Feeds:
Posts
Comments

Posts Tagged ‘guest author’

suz-headshot-18 Whimsical Words welcomes guest author, Suzanne Reynolds-Alpert. Suzanne Reynolds-Alpert writes horror, dark fantasy, science fiction, and the occasional poem. Her short fiction has been published in the anthologies Killing It Softly, The Deep Dark Woods, and The Final Summons. Her poetry has appeared in places such as the anthology Wicked Witches, Tales of the Zombie War, “The Wayfarer: A Journal of Contemplative Literature,” and “Eternal Haunted Summer.” Suzanne is a freelance editor and content creation expert. She’s currently writing several more works of short fiction in between meeting the incessant demands of her feline overlords.

Suzanne Reynolds-Alpert’s latest published story, “In Darkness, She Sheds,” appears in The Final Summons (New England Speculative Writers, 2019). A quick summary for my readers: In a land where the human Master controls both humans and fae, a chance accident enables Savron d’Fae—Master’s Elixir-Mistress and former concubine—to glimpse the true nature of Master’s rule.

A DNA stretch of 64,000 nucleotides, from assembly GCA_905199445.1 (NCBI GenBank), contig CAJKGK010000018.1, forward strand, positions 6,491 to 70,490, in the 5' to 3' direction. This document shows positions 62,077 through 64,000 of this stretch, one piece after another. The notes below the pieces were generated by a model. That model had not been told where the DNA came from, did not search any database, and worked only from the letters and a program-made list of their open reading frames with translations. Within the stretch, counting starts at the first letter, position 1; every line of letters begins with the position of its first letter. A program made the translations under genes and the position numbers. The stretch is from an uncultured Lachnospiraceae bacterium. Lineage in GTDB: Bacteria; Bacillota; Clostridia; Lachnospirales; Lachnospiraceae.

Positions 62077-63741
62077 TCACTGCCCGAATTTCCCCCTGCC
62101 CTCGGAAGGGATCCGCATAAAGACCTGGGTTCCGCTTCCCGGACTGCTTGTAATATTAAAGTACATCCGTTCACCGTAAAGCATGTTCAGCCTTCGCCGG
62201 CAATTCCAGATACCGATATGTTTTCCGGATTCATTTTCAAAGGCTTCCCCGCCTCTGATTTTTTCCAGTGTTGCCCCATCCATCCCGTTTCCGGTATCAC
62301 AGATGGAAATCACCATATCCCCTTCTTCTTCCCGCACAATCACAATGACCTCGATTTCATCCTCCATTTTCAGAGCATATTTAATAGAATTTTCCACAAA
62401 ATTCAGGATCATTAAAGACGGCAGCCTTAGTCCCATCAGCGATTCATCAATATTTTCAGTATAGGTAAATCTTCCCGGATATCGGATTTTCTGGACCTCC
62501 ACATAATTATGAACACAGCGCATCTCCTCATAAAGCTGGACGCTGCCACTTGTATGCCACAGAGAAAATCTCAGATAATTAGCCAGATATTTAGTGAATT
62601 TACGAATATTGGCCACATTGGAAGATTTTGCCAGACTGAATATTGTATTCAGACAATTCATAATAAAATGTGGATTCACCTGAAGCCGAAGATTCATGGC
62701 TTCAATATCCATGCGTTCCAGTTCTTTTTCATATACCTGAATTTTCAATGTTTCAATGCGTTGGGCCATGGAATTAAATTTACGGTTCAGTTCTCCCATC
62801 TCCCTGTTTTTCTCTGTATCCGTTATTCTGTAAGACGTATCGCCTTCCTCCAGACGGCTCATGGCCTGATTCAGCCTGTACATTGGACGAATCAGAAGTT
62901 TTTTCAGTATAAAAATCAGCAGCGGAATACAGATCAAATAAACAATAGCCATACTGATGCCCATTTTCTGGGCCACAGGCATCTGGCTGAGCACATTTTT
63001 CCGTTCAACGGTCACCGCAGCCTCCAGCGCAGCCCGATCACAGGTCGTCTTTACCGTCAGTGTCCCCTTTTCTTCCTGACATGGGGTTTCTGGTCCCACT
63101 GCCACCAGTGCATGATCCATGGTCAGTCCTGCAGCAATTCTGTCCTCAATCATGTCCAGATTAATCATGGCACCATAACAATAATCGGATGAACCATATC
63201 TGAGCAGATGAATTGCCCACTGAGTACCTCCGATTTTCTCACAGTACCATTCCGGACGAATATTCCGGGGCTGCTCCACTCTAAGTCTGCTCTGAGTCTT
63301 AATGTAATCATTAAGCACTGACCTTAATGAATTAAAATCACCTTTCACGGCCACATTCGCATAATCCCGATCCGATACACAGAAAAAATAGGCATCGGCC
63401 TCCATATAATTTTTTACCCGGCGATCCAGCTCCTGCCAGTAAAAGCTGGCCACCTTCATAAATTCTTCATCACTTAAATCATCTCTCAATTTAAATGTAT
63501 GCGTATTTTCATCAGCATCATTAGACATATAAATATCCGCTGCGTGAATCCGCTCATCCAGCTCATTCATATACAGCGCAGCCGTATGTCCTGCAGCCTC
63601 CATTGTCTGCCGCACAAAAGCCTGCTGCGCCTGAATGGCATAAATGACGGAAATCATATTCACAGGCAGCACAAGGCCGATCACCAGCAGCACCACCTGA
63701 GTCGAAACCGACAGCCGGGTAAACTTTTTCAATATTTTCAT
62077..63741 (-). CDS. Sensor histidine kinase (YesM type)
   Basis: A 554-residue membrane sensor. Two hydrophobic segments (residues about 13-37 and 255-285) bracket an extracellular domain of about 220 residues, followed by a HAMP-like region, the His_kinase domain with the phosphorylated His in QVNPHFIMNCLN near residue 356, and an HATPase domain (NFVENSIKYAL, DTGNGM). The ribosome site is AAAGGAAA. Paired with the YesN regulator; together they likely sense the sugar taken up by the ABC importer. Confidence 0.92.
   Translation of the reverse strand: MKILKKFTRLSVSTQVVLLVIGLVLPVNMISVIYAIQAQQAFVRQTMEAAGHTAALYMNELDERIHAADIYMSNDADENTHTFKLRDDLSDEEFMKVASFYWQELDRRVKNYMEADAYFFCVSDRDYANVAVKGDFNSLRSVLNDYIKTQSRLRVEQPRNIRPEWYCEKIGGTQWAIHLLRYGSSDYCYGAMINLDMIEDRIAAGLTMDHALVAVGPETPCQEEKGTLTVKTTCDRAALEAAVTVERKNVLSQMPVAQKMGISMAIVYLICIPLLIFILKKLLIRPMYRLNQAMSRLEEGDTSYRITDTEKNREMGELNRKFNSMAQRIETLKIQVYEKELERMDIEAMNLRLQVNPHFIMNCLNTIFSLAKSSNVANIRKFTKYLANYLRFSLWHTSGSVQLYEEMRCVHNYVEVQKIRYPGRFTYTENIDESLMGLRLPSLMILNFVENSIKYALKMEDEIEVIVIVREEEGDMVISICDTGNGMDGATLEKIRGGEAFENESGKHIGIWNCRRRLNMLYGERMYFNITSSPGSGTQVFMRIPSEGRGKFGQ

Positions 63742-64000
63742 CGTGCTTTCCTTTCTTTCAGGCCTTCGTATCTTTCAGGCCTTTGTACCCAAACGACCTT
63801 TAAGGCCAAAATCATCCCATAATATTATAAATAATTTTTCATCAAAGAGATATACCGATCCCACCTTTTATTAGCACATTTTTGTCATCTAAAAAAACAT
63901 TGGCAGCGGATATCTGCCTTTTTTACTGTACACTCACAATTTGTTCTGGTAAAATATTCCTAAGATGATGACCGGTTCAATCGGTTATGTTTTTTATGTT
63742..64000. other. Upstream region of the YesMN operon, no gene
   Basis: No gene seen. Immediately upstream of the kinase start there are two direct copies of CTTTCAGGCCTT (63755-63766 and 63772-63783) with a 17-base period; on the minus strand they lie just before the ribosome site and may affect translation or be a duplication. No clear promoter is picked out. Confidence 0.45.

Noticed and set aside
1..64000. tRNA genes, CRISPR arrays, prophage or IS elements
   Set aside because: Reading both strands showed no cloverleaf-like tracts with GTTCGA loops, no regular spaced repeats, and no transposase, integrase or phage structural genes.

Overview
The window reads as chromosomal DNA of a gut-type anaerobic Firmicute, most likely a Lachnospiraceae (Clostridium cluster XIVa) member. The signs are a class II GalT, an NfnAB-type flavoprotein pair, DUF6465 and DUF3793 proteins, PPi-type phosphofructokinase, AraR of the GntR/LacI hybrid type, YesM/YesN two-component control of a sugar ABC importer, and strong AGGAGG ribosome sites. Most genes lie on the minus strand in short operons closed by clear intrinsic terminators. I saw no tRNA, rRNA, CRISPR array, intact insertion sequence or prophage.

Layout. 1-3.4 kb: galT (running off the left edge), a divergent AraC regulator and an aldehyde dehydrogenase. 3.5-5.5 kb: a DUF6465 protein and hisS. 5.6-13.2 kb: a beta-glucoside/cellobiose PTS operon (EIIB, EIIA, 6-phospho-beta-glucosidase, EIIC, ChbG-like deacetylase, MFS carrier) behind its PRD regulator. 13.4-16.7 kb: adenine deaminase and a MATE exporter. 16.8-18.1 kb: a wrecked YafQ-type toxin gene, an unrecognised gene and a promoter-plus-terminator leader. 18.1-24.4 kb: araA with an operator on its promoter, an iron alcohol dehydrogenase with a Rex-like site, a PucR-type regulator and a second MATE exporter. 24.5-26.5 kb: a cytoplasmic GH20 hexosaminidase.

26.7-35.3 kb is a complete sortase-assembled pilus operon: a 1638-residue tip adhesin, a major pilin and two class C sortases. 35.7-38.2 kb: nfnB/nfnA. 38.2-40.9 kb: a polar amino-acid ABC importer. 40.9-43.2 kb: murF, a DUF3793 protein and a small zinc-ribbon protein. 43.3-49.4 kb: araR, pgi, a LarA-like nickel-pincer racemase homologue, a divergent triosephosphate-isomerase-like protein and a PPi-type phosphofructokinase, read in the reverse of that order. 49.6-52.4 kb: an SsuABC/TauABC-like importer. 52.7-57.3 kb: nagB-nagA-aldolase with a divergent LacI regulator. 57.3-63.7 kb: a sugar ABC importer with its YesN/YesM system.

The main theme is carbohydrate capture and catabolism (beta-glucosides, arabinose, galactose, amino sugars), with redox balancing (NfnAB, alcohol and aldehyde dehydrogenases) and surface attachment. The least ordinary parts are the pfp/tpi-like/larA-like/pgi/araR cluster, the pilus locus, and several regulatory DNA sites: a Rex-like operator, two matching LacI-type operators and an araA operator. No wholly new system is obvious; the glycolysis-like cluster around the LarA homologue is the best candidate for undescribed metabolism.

Where did the idea come from for your latest published story, “In Darkness, She Sheds”?

I wrote the first version almost two years ago, as a reaction to the fury I felt watching Kellyanne Conway stand up and lie and defend Trump’s actions on whatever that day’s disaster was. I kept thinking, “Why do women not support each other and make alliances with men who are innately against their best interests?” I kept turning that thought around in my head and I wrote the story to get out some of that anger.

Who is your favorite character in the story—and why?

That’s a tough question. Probably Darron, even though she gets introduced halfway through the story. Savron, who begins the story, is also a compelling character. What I like about both of these fae women is that they are very brave and decisive despite being literal slaves and discovering that their realities were not what they thought.

final sum Where and when will this story be published?

This story appears in the just-released anthology The Final Summons, which is the premier anthology from the New England Speculative Writers. They formed about two years ago and have amazing and dedicated leadership. They quickly came up with the idea for this anthology and put out the call for submissions to writers in New England. They had a good number of submissions, so I was really happy to make the cut.